The weekend of August 30th and 31st has come and went and the second annual Imagine Music Festival is officially in the books, and what a weekend it was. There was incredible music, amazing vibes, tons of friendship and good times were had by all. I was curious to see how the festival would handle the increase in the crowd’s size that would be inevitable as a result of the stacked lineup, and as a whole it was handled very well. I’ll review all the acts I saw over the course of the weekend as well as the positives and negatives of the festival I experienced (not that there were many negatives but there were a few).
First off a disclaimer to all those reading this: I am a bass head to the core. I live for those gnarly crushing bass lines that smack you in the chest and make your face contort as if it were hit by a sledgehammer. I live for unique and original sounds, concepts, and rhythmic patterns, anything that catches me off guard and keeps me on my toes. So with every festival I attend that’s what I hunt for. If you’re looking for reviews of Morgan Page or Dada Life you can just stop reading this article now. I respect house artists and what they do, but I can listen to approximately 6 seconds of four on the floor music until I’m too bored to deal with it. SO without further ado, my weekend went a little something like this:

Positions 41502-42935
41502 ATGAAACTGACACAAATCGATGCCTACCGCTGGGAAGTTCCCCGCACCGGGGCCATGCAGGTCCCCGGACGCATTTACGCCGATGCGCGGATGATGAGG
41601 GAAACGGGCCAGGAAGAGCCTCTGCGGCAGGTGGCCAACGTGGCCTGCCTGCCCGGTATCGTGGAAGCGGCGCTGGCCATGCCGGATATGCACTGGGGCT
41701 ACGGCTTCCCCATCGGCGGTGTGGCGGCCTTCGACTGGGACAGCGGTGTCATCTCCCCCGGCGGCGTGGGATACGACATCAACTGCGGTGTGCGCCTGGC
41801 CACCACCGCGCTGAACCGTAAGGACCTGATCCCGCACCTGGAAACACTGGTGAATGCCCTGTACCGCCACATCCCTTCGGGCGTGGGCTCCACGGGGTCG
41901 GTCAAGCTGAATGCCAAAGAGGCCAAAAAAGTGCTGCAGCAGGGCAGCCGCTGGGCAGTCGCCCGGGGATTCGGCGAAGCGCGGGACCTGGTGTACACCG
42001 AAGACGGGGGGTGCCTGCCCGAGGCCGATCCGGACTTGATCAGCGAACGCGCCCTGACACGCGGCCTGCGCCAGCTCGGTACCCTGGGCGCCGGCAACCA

We arrived at the festival just in time to catch the up-and-coming melodic bass producer Illenium. I had heard some good things about the young gun so I thought I’d check him out. He wasn’t disappointing necessarily but I was very far from impressed. The all too familiar major chord progressions over basic bass lines left much to be desired. His tunes were pretty, sure, but he didn’t leave a lasting impression on me. Using a drum pad to add some percussive elements to his set was a nice touch, but it wasn’t enough to make it memorable. Followed by Illenium was the trap king Buku. Having opened for Buku myself as well as seeing him at last year’s Imagine Festival, his sound was very familiar to me, yet still very get-down worthy. His fat beats and fun synth lines always make Buku shows a good time and I was not disappointed with what he brought to the table, despite it being an early set.